So the approach appears to be

  1. Visit the page.
  2. Fork it locally.
  3. Add a comment down the end with a link to my bio page.

And look at the neighbourhood grow.

So, comments added. Will be interesting to see how well fedwiki lets Tim know about the comment.

Add my own

Time to add my own idea – Concrete Lounge. Will copy that page into another post on this blog.

Can I roll my own federated wiki? (not yet)

So I now have a federated wiki of my own. Rolled by the good folk of #fedwikihappening.

But it doesn’t feel like it’s mine. It’s on someone else’s server. Which sort of defeats the purpose of a federated wiki a little. Though I do recognise it makes it easier for folk to get started, which may not be a good thing?

The question this post is attempting to answer is, can I roll my own federated wiki?

Easy but not quite a good fit

There are some easy methods for installing the tool

However, it assumes a certain type of environment. One that I don’t have at the moment. I may have to get such an environment, but let’s see if I can kludge it into the environment I do have.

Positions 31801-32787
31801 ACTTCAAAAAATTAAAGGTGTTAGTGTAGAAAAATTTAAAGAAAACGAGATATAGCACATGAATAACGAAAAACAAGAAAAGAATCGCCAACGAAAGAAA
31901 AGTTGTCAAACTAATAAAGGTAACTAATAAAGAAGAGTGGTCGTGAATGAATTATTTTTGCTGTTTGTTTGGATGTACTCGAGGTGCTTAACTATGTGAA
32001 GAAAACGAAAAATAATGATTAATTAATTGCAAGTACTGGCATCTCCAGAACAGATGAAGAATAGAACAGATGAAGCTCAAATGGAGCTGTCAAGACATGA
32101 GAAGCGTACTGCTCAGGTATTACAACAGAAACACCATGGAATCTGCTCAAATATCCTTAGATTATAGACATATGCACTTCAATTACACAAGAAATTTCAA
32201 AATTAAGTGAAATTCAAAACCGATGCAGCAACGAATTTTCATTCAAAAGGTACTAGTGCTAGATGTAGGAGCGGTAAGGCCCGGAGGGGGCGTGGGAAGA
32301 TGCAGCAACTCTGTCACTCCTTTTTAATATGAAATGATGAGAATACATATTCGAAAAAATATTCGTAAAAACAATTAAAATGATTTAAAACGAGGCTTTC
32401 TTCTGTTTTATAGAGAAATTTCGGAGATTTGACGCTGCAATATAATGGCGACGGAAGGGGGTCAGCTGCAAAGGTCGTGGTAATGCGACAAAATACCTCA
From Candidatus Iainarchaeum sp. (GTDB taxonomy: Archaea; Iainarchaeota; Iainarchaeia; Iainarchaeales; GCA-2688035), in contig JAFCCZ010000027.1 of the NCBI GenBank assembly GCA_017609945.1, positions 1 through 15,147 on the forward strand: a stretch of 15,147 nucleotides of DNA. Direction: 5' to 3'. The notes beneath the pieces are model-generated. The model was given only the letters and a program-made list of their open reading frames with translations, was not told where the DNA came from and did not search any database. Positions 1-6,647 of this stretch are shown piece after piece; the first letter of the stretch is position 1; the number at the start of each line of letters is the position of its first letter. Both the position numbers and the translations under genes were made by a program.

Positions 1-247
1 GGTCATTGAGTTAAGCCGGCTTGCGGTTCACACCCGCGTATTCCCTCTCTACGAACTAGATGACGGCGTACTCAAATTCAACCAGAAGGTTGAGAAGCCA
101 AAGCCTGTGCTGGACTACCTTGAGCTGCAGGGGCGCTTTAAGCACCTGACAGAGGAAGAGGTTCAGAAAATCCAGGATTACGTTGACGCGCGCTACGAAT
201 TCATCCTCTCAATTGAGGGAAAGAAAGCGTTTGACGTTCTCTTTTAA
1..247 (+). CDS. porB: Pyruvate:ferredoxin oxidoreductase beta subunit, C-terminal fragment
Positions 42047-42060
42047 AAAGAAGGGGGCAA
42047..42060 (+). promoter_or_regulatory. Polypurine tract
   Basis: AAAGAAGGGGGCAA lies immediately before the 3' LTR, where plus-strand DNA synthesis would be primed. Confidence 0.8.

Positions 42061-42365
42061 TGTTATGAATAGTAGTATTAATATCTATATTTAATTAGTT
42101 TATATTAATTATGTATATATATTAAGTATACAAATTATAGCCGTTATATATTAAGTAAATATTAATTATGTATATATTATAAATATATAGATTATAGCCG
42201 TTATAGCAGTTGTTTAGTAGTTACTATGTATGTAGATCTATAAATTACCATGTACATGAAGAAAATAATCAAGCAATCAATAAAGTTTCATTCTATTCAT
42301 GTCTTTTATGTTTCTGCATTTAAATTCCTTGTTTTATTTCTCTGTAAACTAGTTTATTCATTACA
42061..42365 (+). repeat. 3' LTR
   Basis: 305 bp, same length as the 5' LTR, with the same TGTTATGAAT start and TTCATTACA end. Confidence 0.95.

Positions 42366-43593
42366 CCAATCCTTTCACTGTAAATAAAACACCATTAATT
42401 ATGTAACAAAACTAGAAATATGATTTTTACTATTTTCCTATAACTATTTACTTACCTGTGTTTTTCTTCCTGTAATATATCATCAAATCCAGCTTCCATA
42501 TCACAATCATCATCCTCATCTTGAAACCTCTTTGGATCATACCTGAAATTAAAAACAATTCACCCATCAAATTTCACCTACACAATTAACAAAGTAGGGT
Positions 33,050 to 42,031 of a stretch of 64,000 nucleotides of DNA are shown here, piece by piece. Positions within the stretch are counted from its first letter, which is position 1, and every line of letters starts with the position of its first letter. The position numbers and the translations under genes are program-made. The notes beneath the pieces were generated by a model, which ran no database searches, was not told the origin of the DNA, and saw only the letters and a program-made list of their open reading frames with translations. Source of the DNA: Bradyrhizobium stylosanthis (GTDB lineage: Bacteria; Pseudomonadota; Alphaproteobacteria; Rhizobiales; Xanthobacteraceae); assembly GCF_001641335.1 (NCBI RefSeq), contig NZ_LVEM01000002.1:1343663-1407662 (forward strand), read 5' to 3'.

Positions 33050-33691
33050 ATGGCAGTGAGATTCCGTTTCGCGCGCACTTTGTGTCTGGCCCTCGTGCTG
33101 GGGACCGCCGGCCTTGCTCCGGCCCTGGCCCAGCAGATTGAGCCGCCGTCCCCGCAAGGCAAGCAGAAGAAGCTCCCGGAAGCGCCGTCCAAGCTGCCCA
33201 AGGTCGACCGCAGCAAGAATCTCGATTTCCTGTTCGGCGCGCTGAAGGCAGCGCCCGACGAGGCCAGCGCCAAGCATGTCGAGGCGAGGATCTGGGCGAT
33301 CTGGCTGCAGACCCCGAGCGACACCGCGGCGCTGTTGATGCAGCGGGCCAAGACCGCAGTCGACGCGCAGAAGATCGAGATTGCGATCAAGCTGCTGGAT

Use the source

Kludging will require playing with the source. So download that.

A source that would appear not destined for command line installation. Not a lot of suggestions how to do that. At least until you find the installation guide.

Will use this to install it locally and explore what is required. Will figure out if and what might be required for hosting in the cloud later.

Ahh, it appears that the installation guide is slightly out of date. The following doesn’t work with the current code
cd Smallest-Federated-Wiki/server/express

But the first step of that installation guide was to install NodeJS, which provides the npm command which is used to do the default installation approach.
npm install -g wiki
But that breaks if you don’t have write access to /usr/local/lib/node_modules. Suggesting I’d need to install NodeJS in my user account on the remote site.

That appears to have worked. With everything in /usr/local/lib/node_modules

Installing locally

It appears that NodeJS can be installed locally by using the source. However, I wonder if I can run the wiki as a stand alone server on the host? Only one way to find out (short of asking).

Bugger, get a “virtual memory exhausted” error when compiling NodeJS. Initial searching appears to suggest that the problem is with a bug in the version of gcc – 4.4.x

Next steps?

Options include

  • Still need to answer the question whether or not I could run the wiki as a server on a different port.

    The docs might say.

  • Ask the good folk at reclaim hosting for some insights.
  • Follow @holden’s advice and go with another host that’s known to support fedwiki.